Nice little detail: The A-1 key plays original noise from the instrument looped.
With the Noise knob you can adjust the level of the noise – take it completely away if you like a clean sound with zero hum and hiss!
I would post some sound clips, but hey, Scarbee already has some excellent demo tracks available for audition on its website.
Expand the sound!
Scarbee’s electric pianos sound really nice, but they’re sampled instruments so you may find the sound lacking in versatility. No worries, Vintage Keyboard FX to the rescue.
Vintage Keyboard FX is a virtual rack of various vintage analogue effect processors.
Vintage Keyboard FX features
- Effect modules: Preamp (with stereo tremolo), compressor, wah (envelope filter), phase shifter, chorus, overdrive, (tape) delay, and a valve amp (modelled on a popular model, includes the four spring reverb).
- Multiple mode switching allows module architecture to alternate at the touch of a button.
- Control the effects chain with module drag and drop.
- A-B presets morphing makes experimentation and creation of new sounds addictively effortless.
- Sync rates and times to VST host, internal clock or left independent for a more ‘analog’ approach.
- Parameter automation, flexible presets management, and more.
Also included with the VKFX is the D6-C filter, an emulation of the 4 filter/equalizers of the original instrument sampled for FEP.
The VKFX plug-in comes with a lovely bundle of presets, showcasing the wide range of effects it can do. It supports VST, AU and RTAS formats so you can use it with Windows and Mac.
So what do I think?
These pianos sound hot! Seriously HOT if you ask me. I thought these sampled instruments would perhaps lack some of the expressiveness that physical models provide, but I was pleasantly surprised how wonderful Scarbee’s instruments perform in this area. Playability is excellent and sound wise, well… this is the real deal, isn’t it.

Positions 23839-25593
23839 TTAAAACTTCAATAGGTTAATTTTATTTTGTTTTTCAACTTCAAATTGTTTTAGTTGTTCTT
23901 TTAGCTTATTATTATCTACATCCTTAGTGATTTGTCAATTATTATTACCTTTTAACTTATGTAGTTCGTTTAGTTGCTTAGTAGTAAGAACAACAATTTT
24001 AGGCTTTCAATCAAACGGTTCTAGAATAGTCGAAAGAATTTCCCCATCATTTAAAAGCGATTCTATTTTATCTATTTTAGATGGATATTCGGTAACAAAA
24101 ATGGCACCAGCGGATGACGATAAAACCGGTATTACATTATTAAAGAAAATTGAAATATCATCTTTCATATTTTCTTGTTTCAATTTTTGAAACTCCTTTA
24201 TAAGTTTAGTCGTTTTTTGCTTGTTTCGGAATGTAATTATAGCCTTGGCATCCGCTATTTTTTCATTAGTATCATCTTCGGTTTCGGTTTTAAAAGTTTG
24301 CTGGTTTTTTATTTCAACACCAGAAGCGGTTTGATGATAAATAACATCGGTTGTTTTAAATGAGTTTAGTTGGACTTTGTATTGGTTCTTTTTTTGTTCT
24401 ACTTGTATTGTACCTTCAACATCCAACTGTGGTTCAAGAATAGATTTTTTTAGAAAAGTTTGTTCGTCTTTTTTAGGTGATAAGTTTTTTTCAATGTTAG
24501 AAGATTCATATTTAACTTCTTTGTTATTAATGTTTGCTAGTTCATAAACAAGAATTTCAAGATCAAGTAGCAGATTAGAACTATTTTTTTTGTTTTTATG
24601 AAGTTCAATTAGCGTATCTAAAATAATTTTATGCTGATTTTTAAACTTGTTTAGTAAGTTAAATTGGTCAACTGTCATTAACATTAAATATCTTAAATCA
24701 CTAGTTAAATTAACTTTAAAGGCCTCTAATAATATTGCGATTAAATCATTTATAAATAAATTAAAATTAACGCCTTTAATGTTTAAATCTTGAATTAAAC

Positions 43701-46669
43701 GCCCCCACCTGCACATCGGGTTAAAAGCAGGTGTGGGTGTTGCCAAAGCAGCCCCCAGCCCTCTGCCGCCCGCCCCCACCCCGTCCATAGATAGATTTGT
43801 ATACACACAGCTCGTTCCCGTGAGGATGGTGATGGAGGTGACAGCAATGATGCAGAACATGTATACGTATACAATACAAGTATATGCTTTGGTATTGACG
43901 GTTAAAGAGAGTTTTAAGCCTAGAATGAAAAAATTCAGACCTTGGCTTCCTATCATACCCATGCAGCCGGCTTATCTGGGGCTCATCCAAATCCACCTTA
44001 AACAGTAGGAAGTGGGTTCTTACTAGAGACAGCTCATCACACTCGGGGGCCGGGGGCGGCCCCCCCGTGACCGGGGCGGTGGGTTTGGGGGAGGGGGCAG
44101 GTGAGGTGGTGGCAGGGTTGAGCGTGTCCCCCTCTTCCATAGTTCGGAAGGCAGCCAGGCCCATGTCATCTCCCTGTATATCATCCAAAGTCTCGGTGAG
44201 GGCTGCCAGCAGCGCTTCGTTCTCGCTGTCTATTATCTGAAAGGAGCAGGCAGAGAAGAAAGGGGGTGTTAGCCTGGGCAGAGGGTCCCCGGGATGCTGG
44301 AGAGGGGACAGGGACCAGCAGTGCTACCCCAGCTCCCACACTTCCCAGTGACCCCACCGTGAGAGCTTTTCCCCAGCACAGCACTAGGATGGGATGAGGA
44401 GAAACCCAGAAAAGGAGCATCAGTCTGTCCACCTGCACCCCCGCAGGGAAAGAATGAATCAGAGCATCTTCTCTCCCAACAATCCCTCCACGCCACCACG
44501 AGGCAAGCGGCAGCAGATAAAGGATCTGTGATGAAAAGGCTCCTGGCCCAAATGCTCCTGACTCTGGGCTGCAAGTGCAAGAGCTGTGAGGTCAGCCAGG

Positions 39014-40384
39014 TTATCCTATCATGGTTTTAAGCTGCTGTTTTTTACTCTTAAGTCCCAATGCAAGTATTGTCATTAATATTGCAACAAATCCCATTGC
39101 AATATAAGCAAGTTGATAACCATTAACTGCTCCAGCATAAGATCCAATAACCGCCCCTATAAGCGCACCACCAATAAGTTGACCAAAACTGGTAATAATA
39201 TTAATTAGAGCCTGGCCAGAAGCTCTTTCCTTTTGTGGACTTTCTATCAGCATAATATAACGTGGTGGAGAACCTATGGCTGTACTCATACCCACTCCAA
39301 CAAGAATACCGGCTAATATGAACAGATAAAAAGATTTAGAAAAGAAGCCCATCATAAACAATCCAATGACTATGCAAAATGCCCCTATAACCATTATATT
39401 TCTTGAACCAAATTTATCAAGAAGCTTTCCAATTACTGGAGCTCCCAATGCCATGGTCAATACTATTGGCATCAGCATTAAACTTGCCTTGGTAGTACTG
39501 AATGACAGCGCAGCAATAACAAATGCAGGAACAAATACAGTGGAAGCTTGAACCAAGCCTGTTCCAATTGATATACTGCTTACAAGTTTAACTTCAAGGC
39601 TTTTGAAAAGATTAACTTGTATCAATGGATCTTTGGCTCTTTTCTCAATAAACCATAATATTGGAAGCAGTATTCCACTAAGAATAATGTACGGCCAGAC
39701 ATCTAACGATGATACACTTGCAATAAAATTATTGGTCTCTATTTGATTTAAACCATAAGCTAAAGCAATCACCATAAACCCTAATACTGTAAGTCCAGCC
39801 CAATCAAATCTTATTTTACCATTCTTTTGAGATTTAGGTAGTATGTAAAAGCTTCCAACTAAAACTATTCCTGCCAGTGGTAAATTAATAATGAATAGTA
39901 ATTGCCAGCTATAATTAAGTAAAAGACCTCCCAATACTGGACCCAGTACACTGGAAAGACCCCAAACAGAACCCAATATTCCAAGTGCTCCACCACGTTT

Now whether you actually like the sound of the particular models Scarbee has sampled or not is a matter of taste (identical EP models don’t necessarily sound the same), but I think they sound fantastic.
The VKFX plug-in is an excellent effect rack, providing modules that allow you to create classic signature sounds, or build completely new and non-traditional effects. You may already have a number of effects that you could use instead, but VKFX has been developed specifically as a partner for Scarbee’s EP’s and it shows. And since it is a plug-in, you can also use those vintage keyboard effects with other instruments, vocals, etc.
The Vintage Keyboard Collection is available for Kontakt, HALion and EXS24, for 219 EUR (ex. VAT), and the Vintage Keyboard FX plug-in is included in the Keyboard Gold Bundle for 289 EUR (ex. VAT). The plug-in is sold separately for 149 EUR, so the Gold Bundle makes for a great deal.
Visit Scarbee for more information and audio demos.
* A few years ago Scarbee decided to no longer use specific brand names, due to some legal issues with trademark owners. Rest assured these sampled electric pianos are the “real thing”.